[Posted by Karl]
As Jonah Goldberg recently observed, for the Left:
The best conservatives are always dead; the worst are always alive and influential. When Buckley and Kristol, not to mention Barry Goldwater and Ronald Reagan, were alive, they were hated and vilified by the same sorts of people who now claim to miss the old gang. The gold standard of the dead is always a cudgel, used to beat back the living.
George W. Bush isn’t dead yet (as much as some on the Left might wish), but he is out of office. Consequently, he is slowly (or maybe not-so-slowly) gaining “strange new respect” from Lefties eager to bash conservatives still on the political stage.
Witness Kevin Drum, bloviating at MoJo on opposition to the Ground Zero Mosque:
For once, I really do miss George Bush. The damage he did to the American cause in the Muslim world is incalculable, but at least he never countenanced this kind of lunatic bigotry. [The opposition to the Ground Zero Mosque from moderate Muslims, including Raheel Raza and Tarek Fatah of the Muslim Canadian Congress , goes unmentioned, natch]
NYT columnist Frank Rich, recognizing that blaming Bush is a losing Democratic strategy for the 2010 midterms, asserts that “what we can discern of the Republican ‘ideas’ lying in wait almost makes Bush’s conservatism actually seem compassionate.” And the NYT magazine gave Matt Bai plenty of space to push this line:
Once, in what seems like another eon of Republican politics, George W. Bush dreamed of building a multiethnic party that would achieve dominance in a nation where the words “majority” and “minority” were losing their meaning. Mr. Bush was adamant, in the days after the terrorist attacks of 2001, that American Muslims not become the targets of public resentment, and he later pushed a plan to offer illegal immigrants a path toward citizenship.
Republicans are now taking a decidedly different approach. Last week, a group of senior Republican senators called for hearings on repealing the 14th Amendment; that’s the one that affords children born on American soil automatic citizenship. At the same time, Sarah Palin and Newt Gingrich were among those posting outraged Twitter updates over the decision to allow an Islamic center and mosque near the site of the fallen trade center towers.
These stands garnered a fair amount of publicity, and at a moment of voter insurrection, they may well yield short-term advantages for the party. History suggests, however, that the long term may be more problematic.
Bai actually acknowledges that these issues are legitimate debates, before quickly settling into the standard Narrative about the nativism of what Pres. Obama infamously called “bitter clingers,” then re-introducing Bush to the discussion:
[B]ecause of the political realignment that began in 1980 (when the term “Reagan Democrats” — meaning ethnic whites — entered the lexicon) and reached its apex in 1994, when the South tipped into the Republican column, the voters who are most susceptible to such appeals reside, at this juncture in our politics, primarily in the Republican base.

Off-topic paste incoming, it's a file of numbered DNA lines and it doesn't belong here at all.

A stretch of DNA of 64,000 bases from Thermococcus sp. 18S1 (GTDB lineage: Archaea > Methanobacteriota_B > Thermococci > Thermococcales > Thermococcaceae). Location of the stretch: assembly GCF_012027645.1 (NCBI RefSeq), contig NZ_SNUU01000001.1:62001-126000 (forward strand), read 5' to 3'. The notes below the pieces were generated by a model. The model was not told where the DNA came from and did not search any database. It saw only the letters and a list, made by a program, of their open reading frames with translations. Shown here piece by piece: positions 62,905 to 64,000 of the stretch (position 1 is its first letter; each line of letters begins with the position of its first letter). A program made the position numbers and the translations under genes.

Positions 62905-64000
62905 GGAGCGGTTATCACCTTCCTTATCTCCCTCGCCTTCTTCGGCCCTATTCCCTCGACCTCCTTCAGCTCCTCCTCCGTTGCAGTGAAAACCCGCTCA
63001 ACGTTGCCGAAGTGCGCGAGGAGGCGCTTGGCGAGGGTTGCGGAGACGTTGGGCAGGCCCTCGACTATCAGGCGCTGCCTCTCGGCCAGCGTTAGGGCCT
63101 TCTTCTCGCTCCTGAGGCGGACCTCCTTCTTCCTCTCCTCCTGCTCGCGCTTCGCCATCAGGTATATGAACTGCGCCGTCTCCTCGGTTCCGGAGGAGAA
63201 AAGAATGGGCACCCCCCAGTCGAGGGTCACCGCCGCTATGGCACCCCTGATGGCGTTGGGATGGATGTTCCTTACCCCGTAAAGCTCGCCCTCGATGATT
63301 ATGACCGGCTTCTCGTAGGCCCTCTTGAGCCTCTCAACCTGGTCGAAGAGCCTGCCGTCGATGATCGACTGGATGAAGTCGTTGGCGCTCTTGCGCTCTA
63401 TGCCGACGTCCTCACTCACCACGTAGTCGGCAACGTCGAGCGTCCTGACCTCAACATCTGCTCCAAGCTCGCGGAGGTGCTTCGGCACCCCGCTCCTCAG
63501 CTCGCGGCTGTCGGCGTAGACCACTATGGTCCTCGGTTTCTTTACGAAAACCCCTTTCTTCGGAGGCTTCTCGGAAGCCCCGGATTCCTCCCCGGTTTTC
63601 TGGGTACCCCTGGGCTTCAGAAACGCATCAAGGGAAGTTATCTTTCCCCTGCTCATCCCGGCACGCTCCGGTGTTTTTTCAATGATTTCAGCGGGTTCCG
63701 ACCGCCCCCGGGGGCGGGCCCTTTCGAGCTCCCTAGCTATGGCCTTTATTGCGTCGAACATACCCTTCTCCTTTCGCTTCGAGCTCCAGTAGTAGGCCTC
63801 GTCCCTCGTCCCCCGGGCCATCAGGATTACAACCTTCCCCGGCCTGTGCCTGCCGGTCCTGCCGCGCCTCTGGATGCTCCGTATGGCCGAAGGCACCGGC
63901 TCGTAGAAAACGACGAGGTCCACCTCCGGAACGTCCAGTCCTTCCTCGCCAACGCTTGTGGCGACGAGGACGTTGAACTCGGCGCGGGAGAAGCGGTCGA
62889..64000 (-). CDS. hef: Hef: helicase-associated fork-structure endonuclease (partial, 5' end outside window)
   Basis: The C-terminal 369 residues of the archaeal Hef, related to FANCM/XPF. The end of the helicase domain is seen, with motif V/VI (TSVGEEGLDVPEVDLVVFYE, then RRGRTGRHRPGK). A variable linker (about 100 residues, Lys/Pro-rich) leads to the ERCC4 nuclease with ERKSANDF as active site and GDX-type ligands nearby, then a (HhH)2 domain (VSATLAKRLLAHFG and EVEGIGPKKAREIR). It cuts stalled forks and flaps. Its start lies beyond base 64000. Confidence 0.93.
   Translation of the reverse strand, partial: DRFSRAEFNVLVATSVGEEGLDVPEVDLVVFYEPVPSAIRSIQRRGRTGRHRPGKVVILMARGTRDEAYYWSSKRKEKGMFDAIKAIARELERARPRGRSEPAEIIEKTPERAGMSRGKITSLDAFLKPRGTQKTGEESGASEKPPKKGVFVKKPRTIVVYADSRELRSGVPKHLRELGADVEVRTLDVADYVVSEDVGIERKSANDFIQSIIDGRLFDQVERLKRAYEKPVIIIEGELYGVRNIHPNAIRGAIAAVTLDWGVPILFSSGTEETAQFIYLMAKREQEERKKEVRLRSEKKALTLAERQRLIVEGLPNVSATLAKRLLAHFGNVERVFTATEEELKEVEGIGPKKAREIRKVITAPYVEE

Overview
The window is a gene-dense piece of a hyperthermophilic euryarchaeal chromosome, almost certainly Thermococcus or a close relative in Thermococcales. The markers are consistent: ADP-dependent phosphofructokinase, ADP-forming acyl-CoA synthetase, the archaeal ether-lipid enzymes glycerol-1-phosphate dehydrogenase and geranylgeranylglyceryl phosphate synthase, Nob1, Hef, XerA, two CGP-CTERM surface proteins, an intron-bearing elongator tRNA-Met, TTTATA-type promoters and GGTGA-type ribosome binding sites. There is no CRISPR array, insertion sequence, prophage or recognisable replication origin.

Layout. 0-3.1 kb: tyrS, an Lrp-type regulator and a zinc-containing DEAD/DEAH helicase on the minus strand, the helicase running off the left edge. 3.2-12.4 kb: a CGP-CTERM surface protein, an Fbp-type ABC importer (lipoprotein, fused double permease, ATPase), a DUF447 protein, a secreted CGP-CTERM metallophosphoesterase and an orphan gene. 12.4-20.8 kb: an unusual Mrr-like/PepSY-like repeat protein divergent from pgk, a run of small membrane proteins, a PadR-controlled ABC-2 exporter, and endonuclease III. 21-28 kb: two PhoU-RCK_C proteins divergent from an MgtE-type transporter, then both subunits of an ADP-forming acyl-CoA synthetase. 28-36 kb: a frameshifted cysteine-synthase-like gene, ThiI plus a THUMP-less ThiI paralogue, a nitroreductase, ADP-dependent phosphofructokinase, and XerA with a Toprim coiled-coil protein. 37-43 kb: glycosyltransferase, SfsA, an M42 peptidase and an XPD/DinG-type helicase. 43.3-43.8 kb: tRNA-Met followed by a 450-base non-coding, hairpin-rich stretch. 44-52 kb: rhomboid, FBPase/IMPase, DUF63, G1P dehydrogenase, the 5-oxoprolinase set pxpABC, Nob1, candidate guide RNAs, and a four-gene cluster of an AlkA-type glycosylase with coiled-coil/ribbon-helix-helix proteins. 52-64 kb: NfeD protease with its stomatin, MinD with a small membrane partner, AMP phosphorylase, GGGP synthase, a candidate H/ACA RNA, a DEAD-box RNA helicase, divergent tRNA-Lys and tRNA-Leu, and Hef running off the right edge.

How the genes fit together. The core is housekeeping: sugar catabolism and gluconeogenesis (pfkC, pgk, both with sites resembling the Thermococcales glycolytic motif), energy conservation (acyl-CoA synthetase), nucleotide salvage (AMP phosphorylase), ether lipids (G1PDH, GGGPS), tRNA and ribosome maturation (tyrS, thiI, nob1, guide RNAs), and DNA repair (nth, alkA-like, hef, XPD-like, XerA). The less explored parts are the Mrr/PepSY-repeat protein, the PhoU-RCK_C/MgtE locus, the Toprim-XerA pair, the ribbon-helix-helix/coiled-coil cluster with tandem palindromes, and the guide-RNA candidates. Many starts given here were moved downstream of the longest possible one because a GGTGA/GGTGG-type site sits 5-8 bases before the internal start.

[It is apparently acceptable to marginalize voters by ethnicity when they stop voting for Democrats.]
When Mr. Bush, a Texan fluent both in Spanish and in immigration policy, advanced a plan to reform the system in 2006, he was going directly into the teeth of that sentiment within his own party [More like into the teeth of broad majorities of the American public, really]. His failure [a bipartisan defeat, with a big assist from Big Labor] virtually guaranteed that his party — already beset by an unpopular war and mounting distrust from black Americans [OK, that one is just plain funny; when did the target of that disgusting NAACP ad have any significant trust from black Americans?] — would not become the broader coalition he had hoped to build.
This could be a problem for Republicans in the years ahead, as the American electorate rapidly grows more diverse. “You can win elections temporarily by accumulating large percentages of the white vote,” says Matthew Dowd, who was a top strategist in Mr. Bush’s two elections, “but over time, it’s unsustainable.”
Here, Bai buys into the Bush camp’s unstated premise — that the way to win non-white votes is to pander on issues like illegal immigration. This is also how Dems think, with The Emerging Democratic Majority (by John B. Judis, Ruy Teixeira) as Exhibit A. These sorts of long-term theories are questionable, as evidenced by the migration of the white working class to the GOP after decades in the Dem base. Indeed, even in the short-term, Pres. Obama has lost 15-20% approval with Hispanics this year, suggesting that the economy is overwhelming their interest in amnesty for illegal immigrants (much like everyone else).
The irony here is that the Lefties edging toward “strange new respect” for the Bush camp are engaging the same sort of stereotypical generalizations about various demographics that they denounce when coming from anyone on the Right. The Left thinks that backing amnesty for illegal immigrants and the divisive “salad bowl” model of multi-culturalism is another way by which they can push America into becoming a Euro-socialist nanny state. But pointing out the Left’s tribal political strategy to the public is bigotry.